247 Argumentation. (3) A theoretical and practical course investigating source, structure, and nature of argument, reasoning, critical thinking, and validation of evidence. Prerequisite: COMM 241 or consent of instructor.

254 Great Speeches. (3) (General Education/Humanities) An analysis of representative speeches that have significantly influenced the course of human events.

305 Interviewing. (3) Theory of interviewing and its purposes in various communication settings. Practical applications of the principles of interviewing.

311 Research Design in Communication. (3) An introduction to designing and evaluating communication research. Prerequisites: COMM 130 with a grade of C or higher; ENG 180 and 280.

312 Rhetorical Theory and Criticism. (3) Study of critical standards in rhetoric and the application of theories and methods of criticism. Prerequisite: COMM 130.

315 (cross-listed with WS 316) Gender Differences in Communication. (3) This course examines gender and gender-role differences and similarities in verbal and non-verbal communication and surveys several contexts in which sex differences in human communication occur. Not open to students with credit in WS 316. Prerequisite: COMM 130.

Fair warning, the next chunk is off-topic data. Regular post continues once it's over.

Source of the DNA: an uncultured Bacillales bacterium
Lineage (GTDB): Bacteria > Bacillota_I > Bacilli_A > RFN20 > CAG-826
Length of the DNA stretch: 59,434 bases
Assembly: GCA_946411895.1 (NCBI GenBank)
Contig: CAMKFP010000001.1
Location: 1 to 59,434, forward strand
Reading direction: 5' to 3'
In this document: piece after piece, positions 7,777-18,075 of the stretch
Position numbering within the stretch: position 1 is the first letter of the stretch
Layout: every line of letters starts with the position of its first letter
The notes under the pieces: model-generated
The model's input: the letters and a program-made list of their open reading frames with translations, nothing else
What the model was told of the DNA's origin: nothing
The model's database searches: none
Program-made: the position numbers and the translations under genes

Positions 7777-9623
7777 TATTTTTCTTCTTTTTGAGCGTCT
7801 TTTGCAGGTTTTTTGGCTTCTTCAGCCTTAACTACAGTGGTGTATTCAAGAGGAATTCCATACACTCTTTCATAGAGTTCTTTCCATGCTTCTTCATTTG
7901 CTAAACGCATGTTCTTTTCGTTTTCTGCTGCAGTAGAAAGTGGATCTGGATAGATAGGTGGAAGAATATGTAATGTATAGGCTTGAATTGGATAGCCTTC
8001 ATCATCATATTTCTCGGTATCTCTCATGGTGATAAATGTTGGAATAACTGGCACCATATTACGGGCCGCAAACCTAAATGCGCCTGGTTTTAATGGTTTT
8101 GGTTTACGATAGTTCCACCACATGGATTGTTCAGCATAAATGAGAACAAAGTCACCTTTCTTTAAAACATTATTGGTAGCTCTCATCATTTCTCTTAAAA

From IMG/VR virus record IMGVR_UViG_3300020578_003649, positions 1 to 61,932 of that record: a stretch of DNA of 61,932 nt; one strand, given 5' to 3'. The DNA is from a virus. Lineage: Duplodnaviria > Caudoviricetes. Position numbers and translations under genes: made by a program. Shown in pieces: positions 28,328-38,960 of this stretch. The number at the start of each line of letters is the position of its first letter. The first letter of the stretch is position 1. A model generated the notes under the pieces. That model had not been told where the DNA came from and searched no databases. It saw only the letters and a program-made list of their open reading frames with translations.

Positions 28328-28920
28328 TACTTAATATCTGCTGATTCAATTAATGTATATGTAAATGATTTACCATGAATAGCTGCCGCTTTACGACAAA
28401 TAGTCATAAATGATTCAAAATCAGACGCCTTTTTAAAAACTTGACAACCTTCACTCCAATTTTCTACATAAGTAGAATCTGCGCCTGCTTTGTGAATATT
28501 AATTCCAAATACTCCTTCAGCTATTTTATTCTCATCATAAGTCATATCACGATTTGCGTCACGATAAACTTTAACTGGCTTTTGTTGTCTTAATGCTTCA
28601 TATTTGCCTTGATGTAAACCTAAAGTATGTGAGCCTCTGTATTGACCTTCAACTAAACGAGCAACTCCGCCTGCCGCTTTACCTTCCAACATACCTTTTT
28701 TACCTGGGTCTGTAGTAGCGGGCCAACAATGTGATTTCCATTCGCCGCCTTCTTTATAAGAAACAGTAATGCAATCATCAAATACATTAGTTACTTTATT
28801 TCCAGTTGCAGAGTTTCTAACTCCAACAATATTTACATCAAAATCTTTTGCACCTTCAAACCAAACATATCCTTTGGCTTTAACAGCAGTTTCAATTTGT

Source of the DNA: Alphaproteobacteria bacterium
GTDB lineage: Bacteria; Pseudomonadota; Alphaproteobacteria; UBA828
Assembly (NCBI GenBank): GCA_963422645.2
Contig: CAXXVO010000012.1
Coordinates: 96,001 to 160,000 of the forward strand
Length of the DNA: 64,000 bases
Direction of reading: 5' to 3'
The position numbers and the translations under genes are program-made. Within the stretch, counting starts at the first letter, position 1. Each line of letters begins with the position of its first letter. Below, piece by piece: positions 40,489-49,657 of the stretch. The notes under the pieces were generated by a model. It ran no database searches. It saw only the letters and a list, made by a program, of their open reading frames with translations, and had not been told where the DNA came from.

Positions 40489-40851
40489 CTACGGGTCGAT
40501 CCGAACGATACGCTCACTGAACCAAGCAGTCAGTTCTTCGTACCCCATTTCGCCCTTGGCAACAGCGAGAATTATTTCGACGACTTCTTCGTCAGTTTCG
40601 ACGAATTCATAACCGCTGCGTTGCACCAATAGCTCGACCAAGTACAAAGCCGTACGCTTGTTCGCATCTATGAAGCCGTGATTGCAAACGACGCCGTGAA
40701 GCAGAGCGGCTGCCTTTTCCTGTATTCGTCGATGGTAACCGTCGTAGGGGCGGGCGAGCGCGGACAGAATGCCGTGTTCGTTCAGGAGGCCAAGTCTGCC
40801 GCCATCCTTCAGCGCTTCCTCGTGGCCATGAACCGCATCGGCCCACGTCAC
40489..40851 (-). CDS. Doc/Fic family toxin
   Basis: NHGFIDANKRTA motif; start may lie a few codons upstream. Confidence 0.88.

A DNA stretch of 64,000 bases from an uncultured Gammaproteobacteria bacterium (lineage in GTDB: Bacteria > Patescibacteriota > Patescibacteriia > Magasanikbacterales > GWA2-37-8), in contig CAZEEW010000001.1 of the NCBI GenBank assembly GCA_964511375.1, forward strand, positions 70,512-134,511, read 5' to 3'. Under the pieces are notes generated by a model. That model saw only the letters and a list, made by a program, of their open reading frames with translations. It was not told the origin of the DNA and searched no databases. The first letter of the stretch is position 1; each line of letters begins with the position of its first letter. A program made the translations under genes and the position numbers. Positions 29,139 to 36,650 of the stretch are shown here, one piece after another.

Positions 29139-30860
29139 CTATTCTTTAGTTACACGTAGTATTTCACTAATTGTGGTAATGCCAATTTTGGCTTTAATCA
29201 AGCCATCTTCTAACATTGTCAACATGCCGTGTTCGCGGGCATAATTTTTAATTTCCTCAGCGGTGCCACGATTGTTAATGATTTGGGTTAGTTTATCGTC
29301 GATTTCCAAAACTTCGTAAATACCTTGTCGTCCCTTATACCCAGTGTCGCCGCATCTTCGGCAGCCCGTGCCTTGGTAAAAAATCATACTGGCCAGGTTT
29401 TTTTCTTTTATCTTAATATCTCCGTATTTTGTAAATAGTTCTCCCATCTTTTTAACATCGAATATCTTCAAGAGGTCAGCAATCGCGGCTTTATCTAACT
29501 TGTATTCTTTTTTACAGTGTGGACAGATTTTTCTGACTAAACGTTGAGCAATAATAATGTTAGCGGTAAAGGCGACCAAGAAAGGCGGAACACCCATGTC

341 Problem Solving in Groups. (3) Examination of significant factors which affect the behavior and effectiveness of social and task groups. Study of group behavior research. Practical experience in analyzing and participating in group decision-making.

343 Organizational Communication. (3) Survey of the major communication functions in organizations and their relationship to personnel, administrative, technological, and social factors. Prerequisites: COMM 130; ENG 180 and 280.

344 Interpersonal Communication. (3) Theory and concepts relevant to face-to-face interaction. Focus on the content of talk in relationships and the role of talk in creating and defining relationships. Prerequisites: COMM 130; ENG 180 and 280.

356 Introduction to Persuasion. (3) Introduction to the study of the elements affecting people's opinions and decisions. Focuses on three general categories of variables: source, message, and audience characteristics. Prerequisite: COMM 130.

360 Communication Practicum. (1–8, repeatable to 8) Provides practicum experience for the student in communication. Prerequisites: consent of instructor and department chairperson.